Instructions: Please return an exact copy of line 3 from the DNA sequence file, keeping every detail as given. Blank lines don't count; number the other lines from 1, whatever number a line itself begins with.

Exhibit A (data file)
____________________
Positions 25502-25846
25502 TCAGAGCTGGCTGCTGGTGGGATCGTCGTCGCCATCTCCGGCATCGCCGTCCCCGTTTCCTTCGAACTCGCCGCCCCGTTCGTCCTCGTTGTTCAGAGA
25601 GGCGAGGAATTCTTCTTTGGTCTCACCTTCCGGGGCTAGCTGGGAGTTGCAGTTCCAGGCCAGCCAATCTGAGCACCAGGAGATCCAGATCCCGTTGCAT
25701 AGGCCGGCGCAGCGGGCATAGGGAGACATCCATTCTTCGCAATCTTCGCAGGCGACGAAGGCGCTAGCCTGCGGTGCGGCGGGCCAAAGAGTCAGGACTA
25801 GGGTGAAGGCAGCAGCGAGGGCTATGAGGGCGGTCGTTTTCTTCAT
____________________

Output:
25601 GGCGAGGAATTCTTCTTTGGTCTCACCTTCCGGGGCTAGCTGGGAGTTGCAGTTCCAGGCCAGCCAATCTGAGCACCAGGAGATCCAGATCCCGTTGCAT